Lord Stanhope's Improvement in Naval Architecture.

In page 278, of the present volume, we mentioned that Lord Stanhope had obtained a patent, for the invention of certain improvements in naval architecture. We find that he has constructed the model of a ship on a new principle, the object of which is to obviate the defects of the ordinary rudder, and to enable vessels to wear and stay with greater facility than by the present mode, as well as to avoid, with more certainty, the dangers of a lee shore. His new method of performing these and other important operations at sea is accomplished by the contrivance of very powerful steering machines, of a new construction, called gills, which are placed considerably under the water line, and fixed near each end, both at head and stern. With a boat furnished with this new apparatus, some very interesting and conclusive experiments have recently been made on the large piece of water in Kensington Gardens, and were attended with the most complete success. -- The boat being ballasted with a ton and a half of ballast, and being nearly upon a level keel, but a little down by the stern, she was tried both with the wind and against the wind, without the rudder, and with the rudder, and also against the rudder, in order to see which was the most powerful. The head gills on one side were equal to the rudder, when it as held at two points and a quarter upon an average. The stern gills on one side were equal to the rudder, when it was placed at two points and three eighths upon an average; but when the head and stern gills were all open on one side of the vessel, and acting in conjunction with each other, but in opposition to the rudder, they were found to be superior to the rudder, and to outbalance it when it was placed hard over no less than thirty-seven degrees and a half, which is considerably a greater angle than that at which the rudders of ships are placed, either on board ships of war or merchantmen, as in general the angle seldom exceeds thirty degrees. The immense utility of the gill apparatus was also proved by the following experiments: -- When the boat was rowed, the stern gills on one side made her perform a complete circle in six minutes; the head gills on one side produced the same effect in four minutes and fifty seconds; the rudder in four minutes and fifteen seconds, when it was put over quite hard; the head and stern gills acting in conjunction, in four minutes; and the head and stern gills, acting in conjunction with each other, and with the rudder, described a circle in two minutes and forty seconds; which is a clear proof how powerful the gills will tend to assist the steerage of a vessel, and to prevent her form getting into the trough of the sea in a gale of wind, which is always dangerous; and also to prevent a ship from missing stays, which frequently produces the most fatal effects in narrow channels, amongst rocks, and on a lee shore. His lordship, after trying several experiments in rounding, tacking, and keeping to a certain point, landed, and expressed his perfect satisfaction and confidence in having succeeded in his design. It is said, that by this invention, one-third of the expense may be saved in the construction of a 74; that the vessel being rather flatbottomed, will carry more tonnage; it will navigate in very shallow water, and over breakers or sunken rocks, without the risk that a ship with a keel runs; on approaching any rock or coast, it can immediately retire, without loss of time in putting about, as it sails with either head or stern foremost; does not require half the sails, all of which can be worked by men on the deck, without going aloft; the composition which covers it is infinitely cheaper than copper, and answers the same purpose; it can sail nearly against the wind, by working the gills, with many other advantages. Instead of the bottom being pitched outside, it is covered with a composition, and invention of the noble earl's, which, as soon as spread on quite hot, becomes so hard that a chissel cannot cut it, and it has the quality of resisting any force by its elasticity. His lordship's country seat is covered with the same composition, instead of lead.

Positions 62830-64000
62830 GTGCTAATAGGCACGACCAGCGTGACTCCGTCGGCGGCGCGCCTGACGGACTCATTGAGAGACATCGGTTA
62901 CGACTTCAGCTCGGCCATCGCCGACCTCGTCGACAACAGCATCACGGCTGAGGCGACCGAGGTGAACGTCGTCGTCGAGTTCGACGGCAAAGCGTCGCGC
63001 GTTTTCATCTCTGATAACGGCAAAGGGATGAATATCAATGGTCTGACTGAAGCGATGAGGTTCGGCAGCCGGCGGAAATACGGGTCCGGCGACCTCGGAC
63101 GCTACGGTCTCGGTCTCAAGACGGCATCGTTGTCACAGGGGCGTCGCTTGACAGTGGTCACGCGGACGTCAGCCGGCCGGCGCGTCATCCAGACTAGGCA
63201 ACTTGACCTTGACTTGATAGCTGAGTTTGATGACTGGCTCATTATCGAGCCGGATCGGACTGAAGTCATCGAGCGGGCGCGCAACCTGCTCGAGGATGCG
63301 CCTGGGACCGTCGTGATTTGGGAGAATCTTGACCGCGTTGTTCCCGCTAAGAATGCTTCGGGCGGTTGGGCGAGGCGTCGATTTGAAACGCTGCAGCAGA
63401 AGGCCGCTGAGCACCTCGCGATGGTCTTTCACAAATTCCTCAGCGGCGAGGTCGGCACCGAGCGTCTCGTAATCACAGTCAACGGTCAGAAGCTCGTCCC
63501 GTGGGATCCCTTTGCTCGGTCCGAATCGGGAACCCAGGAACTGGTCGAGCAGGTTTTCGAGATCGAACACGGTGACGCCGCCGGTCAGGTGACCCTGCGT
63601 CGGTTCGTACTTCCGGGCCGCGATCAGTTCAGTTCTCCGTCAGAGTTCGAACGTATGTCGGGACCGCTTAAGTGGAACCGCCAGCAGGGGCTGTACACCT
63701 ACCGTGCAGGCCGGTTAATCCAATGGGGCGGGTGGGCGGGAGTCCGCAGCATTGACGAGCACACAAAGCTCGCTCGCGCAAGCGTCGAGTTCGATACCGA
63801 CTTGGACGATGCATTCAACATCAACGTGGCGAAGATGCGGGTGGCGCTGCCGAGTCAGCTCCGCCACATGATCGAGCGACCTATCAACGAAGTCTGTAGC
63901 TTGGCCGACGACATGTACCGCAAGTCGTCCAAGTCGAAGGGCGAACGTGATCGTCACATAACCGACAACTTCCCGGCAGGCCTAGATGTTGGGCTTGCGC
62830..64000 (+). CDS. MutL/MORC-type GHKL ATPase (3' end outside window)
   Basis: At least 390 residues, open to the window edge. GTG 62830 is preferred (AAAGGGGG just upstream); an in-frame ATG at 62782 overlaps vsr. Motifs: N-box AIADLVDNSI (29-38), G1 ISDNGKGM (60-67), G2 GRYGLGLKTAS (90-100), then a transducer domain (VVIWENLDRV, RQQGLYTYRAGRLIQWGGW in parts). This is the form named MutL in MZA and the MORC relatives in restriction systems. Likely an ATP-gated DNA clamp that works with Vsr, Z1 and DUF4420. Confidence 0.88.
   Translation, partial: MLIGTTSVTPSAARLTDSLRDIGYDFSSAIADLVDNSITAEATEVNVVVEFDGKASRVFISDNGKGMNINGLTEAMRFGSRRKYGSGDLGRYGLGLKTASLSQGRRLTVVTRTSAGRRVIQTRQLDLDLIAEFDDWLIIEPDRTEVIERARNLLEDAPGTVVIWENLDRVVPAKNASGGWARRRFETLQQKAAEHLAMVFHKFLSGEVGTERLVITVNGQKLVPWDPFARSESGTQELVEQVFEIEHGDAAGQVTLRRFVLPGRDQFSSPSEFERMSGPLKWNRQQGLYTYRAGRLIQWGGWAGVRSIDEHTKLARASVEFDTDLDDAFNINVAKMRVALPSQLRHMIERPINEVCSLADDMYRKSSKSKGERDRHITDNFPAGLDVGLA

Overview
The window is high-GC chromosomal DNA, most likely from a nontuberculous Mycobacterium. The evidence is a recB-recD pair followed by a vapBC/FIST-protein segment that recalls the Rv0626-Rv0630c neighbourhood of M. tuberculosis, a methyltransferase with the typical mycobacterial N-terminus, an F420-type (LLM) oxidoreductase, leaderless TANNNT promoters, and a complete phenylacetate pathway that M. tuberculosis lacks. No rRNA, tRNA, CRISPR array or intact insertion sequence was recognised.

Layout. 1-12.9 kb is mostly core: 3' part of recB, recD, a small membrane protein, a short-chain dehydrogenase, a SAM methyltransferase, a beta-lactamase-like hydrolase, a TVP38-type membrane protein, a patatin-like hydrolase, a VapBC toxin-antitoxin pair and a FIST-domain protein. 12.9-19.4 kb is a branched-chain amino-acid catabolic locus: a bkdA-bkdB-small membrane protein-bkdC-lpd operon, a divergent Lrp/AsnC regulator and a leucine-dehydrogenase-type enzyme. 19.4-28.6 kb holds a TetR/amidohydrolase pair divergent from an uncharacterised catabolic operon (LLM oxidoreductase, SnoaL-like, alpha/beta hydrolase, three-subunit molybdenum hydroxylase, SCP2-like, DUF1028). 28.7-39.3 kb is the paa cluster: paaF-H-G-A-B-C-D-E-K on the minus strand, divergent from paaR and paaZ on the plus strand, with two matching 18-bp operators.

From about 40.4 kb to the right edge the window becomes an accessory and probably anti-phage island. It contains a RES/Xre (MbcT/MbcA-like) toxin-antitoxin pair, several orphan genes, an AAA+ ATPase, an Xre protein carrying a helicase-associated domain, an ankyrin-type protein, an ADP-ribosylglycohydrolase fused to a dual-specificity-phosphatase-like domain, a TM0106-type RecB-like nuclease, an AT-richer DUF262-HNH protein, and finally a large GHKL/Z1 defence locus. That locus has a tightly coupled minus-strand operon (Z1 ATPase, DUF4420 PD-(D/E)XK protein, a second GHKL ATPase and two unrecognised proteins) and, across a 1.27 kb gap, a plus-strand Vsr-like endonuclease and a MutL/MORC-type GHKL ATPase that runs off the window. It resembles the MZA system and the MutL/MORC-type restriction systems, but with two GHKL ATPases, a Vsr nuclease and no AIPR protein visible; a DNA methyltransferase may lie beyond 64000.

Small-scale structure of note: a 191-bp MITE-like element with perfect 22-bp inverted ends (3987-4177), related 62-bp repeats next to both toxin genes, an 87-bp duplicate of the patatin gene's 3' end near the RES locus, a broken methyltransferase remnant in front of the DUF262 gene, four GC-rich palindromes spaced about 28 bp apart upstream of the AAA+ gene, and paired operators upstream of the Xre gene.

Nautical Chronical, Vol. 18 (1807), pp 374-375.

Transcribed by Lars Bruzelius

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Copyright © 1996 Lars Bruzelius.